- Meeting abstract
- Open Access
The early life gut microbiota and atopic disease
- Leah T Stiemsma†1, 2Email author,
- Marie-Claire Arrieta†3,
- Pedro A Dimitriu1,
- Lisa Thorson3,
- Sophie Yurist3,
- Rollin Brandt4,
- Diana L Lefebvre5, 6,
- Padmaja Subbarao7, 8,
- Piush Mandhane9, 10,
- Allan Becker11,
- Malcolm Sears5, 6,
- Tobias Kollmann2, 12,
- William W Mohn1,
- B Brett Finlay1, 3, 13,
- Stuart E Turvey2, 12 and
- the CHILD Study Investigators1
© Stiemsma et al; licensee BioMed Central Ltd. 2014
- Published: 18 December 2014
- Quantitative Polymerase Chain Reaction
- Skin Prick Test
- Short Chain Fatty Acid
- Atopic Disease
Asthma is the most prevalent of all childhood diseases and accounts for the majority of hospitalizations and school absences in children . Current mouse model research has identified the early life gut microbiota as a potential therapeutic target for the prevention of asthma and atopic diseases [2–4]. We hypothesize that the early life gut microbiota could play a similar preventative role against atopic disease development in humans.
1262 children enrolled in the Canadian Healthy Infant Longitudinal Development (CHILD) Study with complete skin prick test and wheeze data at one year were grouped into four clinically relevant phenotypes: atopy + wheeze, atopy only, wheeze only, and control. Bacterial 16S rDNA from 3-month and 1-year stool samples of 319 children in these four phenotypes was extracted, amplified, and subjected to high throughput Illumina sequencing. Quantitative polymerase chain reaction (qPCR) and short chain fatty acid (SCFA) analysis were also conducted on 44 children in the two extreme phenotypes (atopy + wheeze vs. control).
16S sequence analysis of our sample cohort (319 subjects) identified bacterial populations that differed in abundance in the atopy + wheeze group at 3-months of age but not at 1-year of age. Additionally, significant changes in the abundance of certain bacterial genera were found in the atopy + wheeze group when compared to controls by qPCR at 3-months of age only. Changes in stool short chain fatty acid production between the atopy + wheeze group and the control group were also observed at 3-months of age only.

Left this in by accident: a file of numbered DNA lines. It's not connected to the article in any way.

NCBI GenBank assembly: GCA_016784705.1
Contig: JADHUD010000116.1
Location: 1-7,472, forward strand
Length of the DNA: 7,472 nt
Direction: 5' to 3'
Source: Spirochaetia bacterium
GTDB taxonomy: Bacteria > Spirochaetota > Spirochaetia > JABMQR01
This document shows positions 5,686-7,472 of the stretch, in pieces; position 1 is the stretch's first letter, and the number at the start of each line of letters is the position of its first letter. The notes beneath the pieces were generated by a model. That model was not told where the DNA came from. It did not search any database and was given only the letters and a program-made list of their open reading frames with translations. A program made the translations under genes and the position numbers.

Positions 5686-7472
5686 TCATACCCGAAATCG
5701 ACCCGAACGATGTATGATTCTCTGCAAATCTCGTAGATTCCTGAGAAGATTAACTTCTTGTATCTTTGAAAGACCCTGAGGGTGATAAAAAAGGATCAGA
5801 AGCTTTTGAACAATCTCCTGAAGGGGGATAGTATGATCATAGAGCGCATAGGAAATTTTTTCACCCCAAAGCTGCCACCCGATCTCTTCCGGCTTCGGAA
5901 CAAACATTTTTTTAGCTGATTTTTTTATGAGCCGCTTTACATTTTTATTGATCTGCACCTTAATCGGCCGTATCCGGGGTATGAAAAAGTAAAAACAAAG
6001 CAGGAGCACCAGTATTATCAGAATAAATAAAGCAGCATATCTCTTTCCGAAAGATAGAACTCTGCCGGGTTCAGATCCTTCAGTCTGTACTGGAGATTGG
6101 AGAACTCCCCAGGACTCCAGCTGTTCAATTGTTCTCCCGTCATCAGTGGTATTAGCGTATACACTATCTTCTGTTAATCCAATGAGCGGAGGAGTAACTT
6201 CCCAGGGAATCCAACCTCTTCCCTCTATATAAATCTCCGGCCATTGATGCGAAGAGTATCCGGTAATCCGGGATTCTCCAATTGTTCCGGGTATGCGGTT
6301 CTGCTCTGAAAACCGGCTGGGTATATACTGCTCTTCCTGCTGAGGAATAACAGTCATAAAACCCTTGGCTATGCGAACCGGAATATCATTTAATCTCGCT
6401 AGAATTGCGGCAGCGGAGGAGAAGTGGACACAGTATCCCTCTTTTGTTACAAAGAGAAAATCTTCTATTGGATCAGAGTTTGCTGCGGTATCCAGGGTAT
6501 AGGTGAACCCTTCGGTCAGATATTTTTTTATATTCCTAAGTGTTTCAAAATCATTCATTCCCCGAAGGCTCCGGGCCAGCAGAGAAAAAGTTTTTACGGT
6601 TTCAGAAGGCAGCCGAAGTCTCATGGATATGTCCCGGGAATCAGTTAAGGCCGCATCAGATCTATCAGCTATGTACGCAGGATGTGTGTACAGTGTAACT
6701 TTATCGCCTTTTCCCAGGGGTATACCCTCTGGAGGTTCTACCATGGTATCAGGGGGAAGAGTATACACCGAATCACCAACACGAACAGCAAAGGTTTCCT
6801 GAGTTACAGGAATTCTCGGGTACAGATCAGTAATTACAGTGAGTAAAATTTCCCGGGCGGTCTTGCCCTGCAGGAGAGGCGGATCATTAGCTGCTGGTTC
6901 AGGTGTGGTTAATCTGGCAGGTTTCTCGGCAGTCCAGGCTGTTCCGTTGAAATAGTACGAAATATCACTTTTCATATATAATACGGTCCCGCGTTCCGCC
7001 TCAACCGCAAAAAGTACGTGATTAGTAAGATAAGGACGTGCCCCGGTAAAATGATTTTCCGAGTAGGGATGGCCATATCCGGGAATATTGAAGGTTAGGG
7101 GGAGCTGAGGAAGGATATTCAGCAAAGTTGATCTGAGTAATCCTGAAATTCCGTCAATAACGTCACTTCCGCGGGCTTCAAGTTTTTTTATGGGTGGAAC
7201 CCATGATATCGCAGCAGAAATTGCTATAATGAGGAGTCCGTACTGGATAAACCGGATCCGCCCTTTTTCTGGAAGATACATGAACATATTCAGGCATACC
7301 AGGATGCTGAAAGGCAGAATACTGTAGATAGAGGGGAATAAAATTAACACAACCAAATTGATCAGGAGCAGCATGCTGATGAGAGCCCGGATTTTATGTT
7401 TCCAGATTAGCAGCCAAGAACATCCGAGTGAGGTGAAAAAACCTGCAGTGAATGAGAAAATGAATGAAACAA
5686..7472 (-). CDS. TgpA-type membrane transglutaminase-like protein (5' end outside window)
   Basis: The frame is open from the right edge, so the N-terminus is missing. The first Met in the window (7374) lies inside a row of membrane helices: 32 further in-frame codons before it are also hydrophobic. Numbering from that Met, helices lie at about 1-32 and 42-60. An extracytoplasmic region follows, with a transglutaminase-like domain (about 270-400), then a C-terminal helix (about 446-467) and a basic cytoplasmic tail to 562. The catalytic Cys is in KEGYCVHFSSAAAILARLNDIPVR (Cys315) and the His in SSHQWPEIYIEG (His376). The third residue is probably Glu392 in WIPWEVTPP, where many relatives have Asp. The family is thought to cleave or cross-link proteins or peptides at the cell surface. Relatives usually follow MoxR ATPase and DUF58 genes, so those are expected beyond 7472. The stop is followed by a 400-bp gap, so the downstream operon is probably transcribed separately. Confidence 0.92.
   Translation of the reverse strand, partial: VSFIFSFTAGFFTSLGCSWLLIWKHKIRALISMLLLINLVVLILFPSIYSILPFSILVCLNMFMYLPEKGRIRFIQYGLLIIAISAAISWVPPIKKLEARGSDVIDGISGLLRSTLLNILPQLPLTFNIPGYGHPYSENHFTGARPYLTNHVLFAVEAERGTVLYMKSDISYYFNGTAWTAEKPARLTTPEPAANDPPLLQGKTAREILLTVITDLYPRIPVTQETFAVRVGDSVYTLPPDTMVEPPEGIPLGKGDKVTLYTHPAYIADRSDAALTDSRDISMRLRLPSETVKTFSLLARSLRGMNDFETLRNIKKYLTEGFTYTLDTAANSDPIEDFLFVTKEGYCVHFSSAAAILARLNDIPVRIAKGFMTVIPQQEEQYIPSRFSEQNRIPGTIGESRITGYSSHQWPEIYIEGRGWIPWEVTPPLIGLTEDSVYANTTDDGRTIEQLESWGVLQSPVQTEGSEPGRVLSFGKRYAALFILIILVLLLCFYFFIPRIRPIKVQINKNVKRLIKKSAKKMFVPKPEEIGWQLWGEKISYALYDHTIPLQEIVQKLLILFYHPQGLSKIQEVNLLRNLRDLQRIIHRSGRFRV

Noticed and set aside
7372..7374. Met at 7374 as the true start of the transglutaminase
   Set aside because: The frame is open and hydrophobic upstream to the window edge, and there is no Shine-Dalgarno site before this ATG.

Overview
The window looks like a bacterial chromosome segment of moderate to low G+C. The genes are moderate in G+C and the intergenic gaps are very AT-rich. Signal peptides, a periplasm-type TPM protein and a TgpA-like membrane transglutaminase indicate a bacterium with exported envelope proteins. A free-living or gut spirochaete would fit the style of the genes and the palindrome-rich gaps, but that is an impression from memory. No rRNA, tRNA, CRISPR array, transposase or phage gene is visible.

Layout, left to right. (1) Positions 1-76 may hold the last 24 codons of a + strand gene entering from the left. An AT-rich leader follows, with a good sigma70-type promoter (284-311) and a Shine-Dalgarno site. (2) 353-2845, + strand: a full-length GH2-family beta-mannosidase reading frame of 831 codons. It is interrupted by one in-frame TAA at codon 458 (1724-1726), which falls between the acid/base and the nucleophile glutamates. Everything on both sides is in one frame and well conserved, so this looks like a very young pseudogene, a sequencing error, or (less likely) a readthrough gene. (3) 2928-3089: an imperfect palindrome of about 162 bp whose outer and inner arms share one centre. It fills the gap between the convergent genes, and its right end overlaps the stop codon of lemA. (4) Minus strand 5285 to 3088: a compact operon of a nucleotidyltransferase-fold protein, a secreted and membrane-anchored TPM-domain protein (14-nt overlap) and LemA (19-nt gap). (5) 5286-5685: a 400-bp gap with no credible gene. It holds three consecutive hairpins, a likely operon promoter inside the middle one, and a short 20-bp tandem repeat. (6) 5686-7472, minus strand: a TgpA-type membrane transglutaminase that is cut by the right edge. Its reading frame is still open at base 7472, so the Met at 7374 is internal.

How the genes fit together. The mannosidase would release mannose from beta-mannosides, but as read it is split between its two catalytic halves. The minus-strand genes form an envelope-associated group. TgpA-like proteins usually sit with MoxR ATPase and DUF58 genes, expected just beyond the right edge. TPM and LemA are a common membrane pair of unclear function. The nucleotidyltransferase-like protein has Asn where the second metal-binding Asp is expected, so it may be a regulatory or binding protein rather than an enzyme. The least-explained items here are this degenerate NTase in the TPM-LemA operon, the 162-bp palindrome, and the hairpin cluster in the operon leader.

Shifts in the relative abundance of certain gut bacterial populations and differences in the levels of stool SCFAs before 3-months of age are associated with atopy and wheeze at one year of age.
- Asthma. 2011, World Health OrganizationGoogle Scholar
- Zeng B, Li G, Yuan J, Li W, Tang H, Wei H: Effects of age and strain on the microbiota colonization in an infant human flora-associated mouse model. Current Microbiology. 2013, 67: 313-21.View ArticlePubMedGoogle Scholar
- Russell SL, Gold MJ, Willing BP, Thorson L, McNagny KM, Finlay BB: Perinatal antibiotic treatment affects murine microbiota, immune responses and allergic asthma. Gut Microbes. 2013, 4: 158-64. 10.4161/gmic.23567.PubMed CentralView ArticlePubMedGoogle Scholar
- Arnold IC, Dehzad N, Reuter S, Martin H, Becher B, Taube C, Muller A: Helicobacter pylori infection prevents allergic asthma in mouse models through the induction of regulatory T cells. The Journal of Clinical Investigation. 2011, 121: 3088-3093. 10.1172/JCI45041.PubMed CentralView ArticlePubMedGoogle Scholar
This article is published under license to BioMed Central Ltd. This is an Open Access article distributed under the terms of the Creative Commons Attribution License (http://creativecommons.org/licenses/by/4.0), which permits unrestricted use, distribution, and reproduction in any medium, provided the original work is properly cited. The Creative Commons Public Domain Dedication waiver (http://creativecommons.org/publicdomain/zero/1.0/) applies to the data made available in this article, unless otherwise stated.